# Best way to multiply Money values several times

Hi, hello. I’m trying to implement a formula which involves `Money` types. I’m using `ex_money` library to deal with this. I have to calculate this on my `changeset`. The formula is:

``````annual_amortization = amount * dedicated_percentage * depreciation_rate * initial_value / 10_000
``````

That should return me a `Money` value.

This is how I’m defining this:

``````schema "intangible_fixed_assets_processes" do
field :amount, :integer
field :annual_amortization, Money.Ecto.Composite.Type
field :dedicated_percentage, :decimal
field :depreciation_rate, :decimal
field :initial_value, Money.Ecto.Composite.Type

......
end
``````

My changeset:

``````def changeset(intangible_fixed_asset_process, attrs) do
...
|> calculate_annual_amortization()
end
``````

And my `calculate_annual_amortization` function:

``````def calculate_annual_amortization(changeset) do
amount = get_change(changeset, :amount)
dedicated_percentage = get_change(changeset, :dedicated_percentage)
initial_value = get_change(changeset, :initial_value)
depreciation_rate = get_change(changeset, :depreciation_rate)

result = initial_value
|> Money.mult(amount)
|> Money.mult(dedicated_percentage)
|> Money.mult(depreciation_rate)
|> Money.div!(10_000)

with {:ok, annual_amortization} <- result do
put_change(changeset, :annual_amortization, annual_amortization)
end
end
``````

But, that function gives obvious argument errors because the result of multiplying `Money` types is like this:

``````iex> Money.mult(Money.new(:USD, 200), 2)
{:ok, Money.new(:USD, 400)}    <--------------------------
``````

Actually, the argument errors will start here ` |> Money.mult(dedicated_percentage)`

I’m not very experienced with Elixir or `ex_money`. Does anyone know which is the most elegant way to calculate this? Actually, I can’t even figure out a non-elegant way either

Well, I found a way that works. I’m going to share it here in case someone needs it. What I did was to convert the `Money` types into `Decimal` types to perform the arithmetic operations well. And then convert to `Money` again. If someone has a different opinion on what is best way, feel free to discuss

``````def calculate_annual_amortization(changeset) do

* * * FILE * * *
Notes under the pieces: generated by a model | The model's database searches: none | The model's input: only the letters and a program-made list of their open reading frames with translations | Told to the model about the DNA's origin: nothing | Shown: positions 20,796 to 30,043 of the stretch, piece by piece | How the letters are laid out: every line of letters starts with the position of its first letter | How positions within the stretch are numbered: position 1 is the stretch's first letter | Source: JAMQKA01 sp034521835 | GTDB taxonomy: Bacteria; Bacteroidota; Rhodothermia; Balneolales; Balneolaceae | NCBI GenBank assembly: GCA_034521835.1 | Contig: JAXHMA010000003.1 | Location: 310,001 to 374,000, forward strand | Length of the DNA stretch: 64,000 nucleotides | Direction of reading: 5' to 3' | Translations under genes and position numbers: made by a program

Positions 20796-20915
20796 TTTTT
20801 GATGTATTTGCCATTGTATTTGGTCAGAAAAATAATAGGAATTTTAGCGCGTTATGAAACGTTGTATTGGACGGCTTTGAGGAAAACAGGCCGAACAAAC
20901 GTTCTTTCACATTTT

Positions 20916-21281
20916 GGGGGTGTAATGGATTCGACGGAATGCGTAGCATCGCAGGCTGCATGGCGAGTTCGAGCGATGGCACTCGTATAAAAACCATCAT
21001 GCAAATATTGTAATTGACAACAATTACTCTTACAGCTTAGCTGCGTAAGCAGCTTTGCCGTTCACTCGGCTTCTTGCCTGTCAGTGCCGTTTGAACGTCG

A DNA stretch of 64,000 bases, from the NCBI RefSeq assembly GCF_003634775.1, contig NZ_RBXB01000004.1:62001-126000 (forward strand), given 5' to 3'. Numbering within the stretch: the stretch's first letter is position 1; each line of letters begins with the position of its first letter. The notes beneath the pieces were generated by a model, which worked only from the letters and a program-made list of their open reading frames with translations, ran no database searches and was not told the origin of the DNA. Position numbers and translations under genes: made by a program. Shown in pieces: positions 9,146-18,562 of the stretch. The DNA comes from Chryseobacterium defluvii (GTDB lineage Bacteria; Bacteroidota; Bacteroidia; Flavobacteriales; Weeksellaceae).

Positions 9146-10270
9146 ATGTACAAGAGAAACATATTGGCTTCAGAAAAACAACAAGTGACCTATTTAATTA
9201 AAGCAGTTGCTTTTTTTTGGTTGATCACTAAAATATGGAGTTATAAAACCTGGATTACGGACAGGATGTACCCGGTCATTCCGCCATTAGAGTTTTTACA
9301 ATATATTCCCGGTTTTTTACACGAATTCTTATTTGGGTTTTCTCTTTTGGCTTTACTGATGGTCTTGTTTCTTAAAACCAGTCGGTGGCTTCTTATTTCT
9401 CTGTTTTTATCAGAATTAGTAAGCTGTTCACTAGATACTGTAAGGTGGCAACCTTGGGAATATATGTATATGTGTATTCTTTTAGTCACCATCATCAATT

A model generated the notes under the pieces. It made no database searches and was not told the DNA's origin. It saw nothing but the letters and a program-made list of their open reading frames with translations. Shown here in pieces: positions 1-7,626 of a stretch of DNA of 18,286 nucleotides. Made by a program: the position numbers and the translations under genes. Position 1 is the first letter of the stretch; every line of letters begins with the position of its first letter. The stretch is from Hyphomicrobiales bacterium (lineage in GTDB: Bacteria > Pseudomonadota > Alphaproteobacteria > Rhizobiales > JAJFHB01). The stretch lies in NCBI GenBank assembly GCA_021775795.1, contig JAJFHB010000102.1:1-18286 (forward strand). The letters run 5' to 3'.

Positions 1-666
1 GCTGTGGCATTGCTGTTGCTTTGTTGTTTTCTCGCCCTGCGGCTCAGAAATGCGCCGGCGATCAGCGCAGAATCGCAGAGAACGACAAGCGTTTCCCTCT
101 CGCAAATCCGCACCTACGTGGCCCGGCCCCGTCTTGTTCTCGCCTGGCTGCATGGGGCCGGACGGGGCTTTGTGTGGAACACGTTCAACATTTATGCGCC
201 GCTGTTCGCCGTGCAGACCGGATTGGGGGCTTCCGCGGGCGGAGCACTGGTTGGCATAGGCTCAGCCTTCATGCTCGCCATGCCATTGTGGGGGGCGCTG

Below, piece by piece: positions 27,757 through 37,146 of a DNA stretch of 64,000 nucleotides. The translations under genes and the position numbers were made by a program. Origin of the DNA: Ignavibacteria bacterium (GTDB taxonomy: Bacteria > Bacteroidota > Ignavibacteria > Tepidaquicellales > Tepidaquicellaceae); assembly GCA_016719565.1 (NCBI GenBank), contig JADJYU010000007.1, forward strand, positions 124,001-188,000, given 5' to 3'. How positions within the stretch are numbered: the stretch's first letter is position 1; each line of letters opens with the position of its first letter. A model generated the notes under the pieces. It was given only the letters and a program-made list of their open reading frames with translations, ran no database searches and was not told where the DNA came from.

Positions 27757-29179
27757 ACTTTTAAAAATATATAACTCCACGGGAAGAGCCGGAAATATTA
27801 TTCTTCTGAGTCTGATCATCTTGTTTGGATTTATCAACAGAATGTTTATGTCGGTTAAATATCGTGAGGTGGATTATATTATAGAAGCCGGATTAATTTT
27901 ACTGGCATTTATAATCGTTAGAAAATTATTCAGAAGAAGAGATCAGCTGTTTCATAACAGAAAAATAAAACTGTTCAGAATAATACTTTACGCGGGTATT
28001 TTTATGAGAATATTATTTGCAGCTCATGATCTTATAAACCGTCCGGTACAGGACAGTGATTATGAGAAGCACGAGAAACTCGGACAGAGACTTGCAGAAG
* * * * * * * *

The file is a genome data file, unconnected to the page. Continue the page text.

amount = get_change(changeset, :amount)
dedicated_percentage = get_change(changeset, :dedicated_percentage)
initial_value = get_change(changeset, :initial_value) |> Money.to_decimal()
depreciation_rate = get_change(changeset, :depreciation_rate)

result =
initial_value
|> Decimal.mult(amount)
|> Decimal.mult(dedicated_percentage)
|> Decimal.mult(depreciation_rate)
|> Decimal.div(10_000)
|> Money.new(:CUP)

put_change(changeset, :annual_amortization, result)
end
``````

This does the job and assigns the value correctly.

1 Like

Not particularly anything on “best way” but just another idea, you were already using `with` on the initial sample so you could use it to pattern match the result of the `Money` ops. Or if `Money` has a `!` operator available then you could use that instead to return unwrapped values.

``````def calculate_annual_amortization(changeset) do
with(
amount <- get_change(changeset, :amount),
dedicated_percentage <- get_change(changeset, :dedicated_percentage),
initial_value <- get_change(changeset, :initial_value),
depreciation_rate <- get_change(changeset, :depreciation_rate),
{:ok, money_1} <- Money.mult(initial_value, amount),
{:ok, money_2} <- Money.mult(money_1, dedicated_percentage),
{:ok, money_3} <- Money.mult(money_2, depreciation_rate),
{:ok, annual_amortization} <- Money.div(money_3, 10_000)
) do
put_change(changeset, :annual_amortization, annual_amortization)

else
_ ->
add_error(changeset, :annual_amortization, "unable to calc annual_amortization")
end
end
``````

I’m assuming that the fields you’re fetching with `get_change` are always `changed` at this point, but if not or you didn’t consider it you might want to change them to `fetch_field` which always gives back the value (in order #1 the `{:changes, value}` if changed on the changeset, #2 `{:data, existing_value}` if unchanged on the changeset, and #3 `:error` if the field doesn’t exist)
On the `with` you could then use `{_, value} <- fetch_field(changeset, :amount)`.

1 Like

You could also avail yourself of the bang versions of the arithmetic functions. Your pipeline would then become quite straight forward:

``````    result = initial_value
|> Money.mult!(amount)
|> Money.mult!(dedicated_percentage)
|> Money.mult!(depreciation_rate)
|> Money.div!(10_000)
``````

But given there is already a several functions in `Money.Financial` I’ll happily add `Money.Financial.amortization/3` as well in the next version to make it even easier (I’m the author of `ex_money`).

4 Likes

OHHHH!!! How could I not see the bang! functions??? That’s the way I was looking for. Why? Because, as you say, it’s very straight forward. I think @amnu3387’s is also good without the use of !. Thanks for the feedback and the time spent

Thanks a lot. Great work with `ex_money`

Just take into account that there are different ways (formulas) to calculate amortization. In my case, that’s how they I’m being asked to calculate it but I’ve seen different ways depending on the case

Thanks for pointing me this out

``````iex> Money.Financial.